The Importance of protecting your assets and your family
Contributed by Ken Hows, Principal | Howes Accounting Services | howas.com.au
I recently had a new client contact me seeking advice on the protection of his family assets. With my client’s permission, I tell his story…
He has a reasonably new business having traded for only three years but had been employing up to 45 tradesmen on several different construction sites.
His company had accumulated super profits after tax of over $400,000 and enjoyed a respected status within the industry for on-time professional work.
Turnover was over $1M a month. Trade Debtors $1.4M, Supplier creditors $600,000 and other creditors, Super, GST, PAYGW were another $180,000.
Plant and Vehicles costing $200,000 were written down to $160,000 with $105,000 owing on finance contracts.
A family man, he and his wife had just acquired a family home and was doing the Australian thing of raising his young family.
The head contractor defaulted on a payment totalling $1.3M and the initial report is to expect a liquidator’s dividend of nothing.
His immediate questions were:
What do I do?
The advice was he couldn’t continue to trade in the existing company as that company was now insolvent.
What are his personal liabilities and other exposure as part of a domino effect on the head contractor’s default?
As his company’s sole director, is he liable for any unpaid employee superannuation and unpaid taxation liabilities?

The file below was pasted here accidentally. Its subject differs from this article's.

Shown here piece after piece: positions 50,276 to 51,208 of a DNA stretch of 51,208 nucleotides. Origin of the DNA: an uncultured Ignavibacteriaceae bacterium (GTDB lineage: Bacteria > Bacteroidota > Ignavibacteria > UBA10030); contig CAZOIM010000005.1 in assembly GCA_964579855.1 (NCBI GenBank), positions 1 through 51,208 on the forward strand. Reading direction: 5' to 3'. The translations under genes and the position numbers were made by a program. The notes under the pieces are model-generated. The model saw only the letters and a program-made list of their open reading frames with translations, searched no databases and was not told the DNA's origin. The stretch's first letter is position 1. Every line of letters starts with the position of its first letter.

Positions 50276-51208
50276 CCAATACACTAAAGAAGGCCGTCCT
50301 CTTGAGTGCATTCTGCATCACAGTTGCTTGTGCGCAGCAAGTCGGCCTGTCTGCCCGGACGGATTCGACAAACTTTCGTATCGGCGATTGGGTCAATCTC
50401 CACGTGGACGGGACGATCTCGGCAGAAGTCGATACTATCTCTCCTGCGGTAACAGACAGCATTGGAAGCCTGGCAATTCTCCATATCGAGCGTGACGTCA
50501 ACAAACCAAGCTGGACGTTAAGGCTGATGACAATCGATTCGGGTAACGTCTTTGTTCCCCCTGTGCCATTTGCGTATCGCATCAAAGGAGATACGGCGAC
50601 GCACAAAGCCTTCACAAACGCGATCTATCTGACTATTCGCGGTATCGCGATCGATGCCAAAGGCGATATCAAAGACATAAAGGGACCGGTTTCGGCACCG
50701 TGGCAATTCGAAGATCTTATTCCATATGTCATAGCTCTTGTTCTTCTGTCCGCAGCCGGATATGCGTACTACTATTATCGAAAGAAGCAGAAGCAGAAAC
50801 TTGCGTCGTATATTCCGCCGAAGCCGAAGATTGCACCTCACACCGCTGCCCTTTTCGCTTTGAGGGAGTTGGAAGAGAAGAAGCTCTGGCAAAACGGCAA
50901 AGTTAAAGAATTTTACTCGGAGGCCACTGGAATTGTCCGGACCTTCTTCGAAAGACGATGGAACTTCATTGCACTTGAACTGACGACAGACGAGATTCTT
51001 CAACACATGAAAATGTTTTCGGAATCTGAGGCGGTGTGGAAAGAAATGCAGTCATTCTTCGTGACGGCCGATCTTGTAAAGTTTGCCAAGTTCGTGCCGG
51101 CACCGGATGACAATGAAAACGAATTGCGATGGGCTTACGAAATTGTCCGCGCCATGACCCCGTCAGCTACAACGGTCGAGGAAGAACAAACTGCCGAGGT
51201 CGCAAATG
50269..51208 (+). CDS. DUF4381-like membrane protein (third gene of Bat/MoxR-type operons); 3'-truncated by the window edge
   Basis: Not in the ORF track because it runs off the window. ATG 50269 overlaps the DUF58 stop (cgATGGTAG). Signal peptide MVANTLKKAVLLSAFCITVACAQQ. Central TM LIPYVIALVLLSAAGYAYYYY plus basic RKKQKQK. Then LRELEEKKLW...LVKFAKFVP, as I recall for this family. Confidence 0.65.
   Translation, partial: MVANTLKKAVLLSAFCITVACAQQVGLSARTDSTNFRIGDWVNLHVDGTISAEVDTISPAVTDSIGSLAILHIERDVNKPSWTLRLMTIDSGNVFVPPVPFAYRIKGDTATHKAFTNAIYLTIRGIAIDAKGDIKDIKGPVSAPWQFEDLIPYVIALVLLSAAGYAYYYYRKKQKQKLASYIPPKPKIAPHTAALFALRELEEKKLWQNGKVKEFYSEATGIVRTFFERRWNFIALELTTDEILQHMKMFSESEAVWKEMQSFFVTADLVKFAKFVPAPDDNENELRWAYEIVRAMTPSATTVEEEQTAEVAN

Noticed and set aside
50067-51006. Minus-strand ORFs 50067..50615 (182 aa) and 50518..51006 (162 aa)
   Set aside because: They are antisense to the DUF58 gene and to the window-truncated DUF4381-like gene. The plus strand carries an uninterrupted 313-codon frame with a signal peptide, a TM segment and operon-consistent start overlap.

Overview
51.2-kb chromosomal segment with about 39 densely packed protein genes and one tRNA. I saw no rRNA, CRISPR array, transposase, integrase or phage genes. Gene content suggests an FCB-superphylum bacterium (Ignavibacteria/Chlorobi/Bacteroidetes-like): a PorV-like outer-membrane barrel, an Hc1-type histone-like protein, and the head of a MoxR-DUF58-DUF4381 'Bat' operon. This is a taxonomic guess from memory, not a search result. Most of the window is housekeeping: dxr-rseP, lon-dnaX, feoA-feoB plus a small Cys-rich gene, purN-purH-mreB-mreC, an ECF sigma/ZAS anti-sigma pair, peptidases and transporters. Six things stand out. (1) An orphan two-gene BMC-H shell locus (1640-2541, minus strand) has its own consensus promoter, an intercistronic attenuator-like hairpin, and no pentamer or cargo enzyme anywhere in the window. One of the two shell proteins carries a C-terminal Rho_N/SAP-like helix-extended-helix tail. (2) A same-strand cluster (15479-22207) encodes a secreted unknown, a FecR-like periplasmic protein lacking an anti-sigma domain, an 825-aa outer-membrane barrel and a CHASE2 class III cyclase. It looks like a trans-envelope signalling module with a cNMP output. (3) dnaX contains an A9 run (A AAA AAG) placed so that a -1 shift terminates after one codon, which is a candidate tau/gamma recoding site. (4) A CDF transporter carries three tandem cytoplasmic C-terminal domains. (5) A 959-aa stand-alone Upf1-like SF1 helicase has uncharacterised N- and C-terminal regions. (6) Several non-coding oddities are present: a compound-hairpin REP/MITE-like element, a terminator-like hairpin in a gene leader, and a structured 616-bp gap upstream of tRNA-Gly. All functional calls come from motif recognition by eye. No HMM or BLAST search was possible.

He is responsible for any personal guarantees he has given his company’s creditors.
Any plant or vehicles that are subject to finance, risk a ‘fire sale’ and again he has personally guaranteed the contracts.
Any company bank overdraft is personally guaranteed, and the same bank holds a mortgage over the family home.
The lease on commercial premises may contain a personal guarantee.
Unpaid unrelated staff benefits can be covered by a Government grant established to assist employees who are left without employment.
No debtor insurance was in place.
Who owns the plant and materials on the abandoned building site?
Could the plant have been owned by another entity?
What can be done now and what could have been done to lessen the client’s family exposure?
Could the family home not be owned by a director?
Could the company bankers be a different bank to the family home mortgage creditor?
Could a super fund have owned the commercial premises?
Is a company the correct vehicle to trade in?
Can anything be recovered from the ‘no longer’ trading company?
Can the director continue to trade if he is declared bankrupt and can he still hold his necessary licences?
How can he continue to support his family and pay his home mortgage?
How does he travel to work? How do his wife and children travel?
But more importantly, how would you cope given the same circumstances.
What can you do to protect yourself and your family?
• Review your present business structure and consider the need for a change and the cost of any change.
• It is not unreasonable to start a new company for each major project.
• Reduce your spouse /child’s liability by excluding them from being a director.
• Do not give personal guarantees unless necessary.
• Take out Debtor Protection Insurance before starting a job and add the cost to the contract.
• Speak to your solicitor to ensure your contract and invoices have retention of ownership until paid clause.
• Consider the transfer of tangible assets to a separately owned structure.
• Hold family assets away from yourself. Consider a spouse or superannuation fund ownership.
• Ensure you know your profitability and cash flow position so you can budget the payment of your creditors and taxation commitments.
• Monitor your personal living expenses.
• Speak to your solicitor to ensure you and your spouse have appropriate wills and the enduring power of attorney documents.
• Consider the creation of a testamentary trust under your will.
Talk to a professional advisor to ensure you are protected.
For more information, contact Ken Howes on firstname.lastname@example.org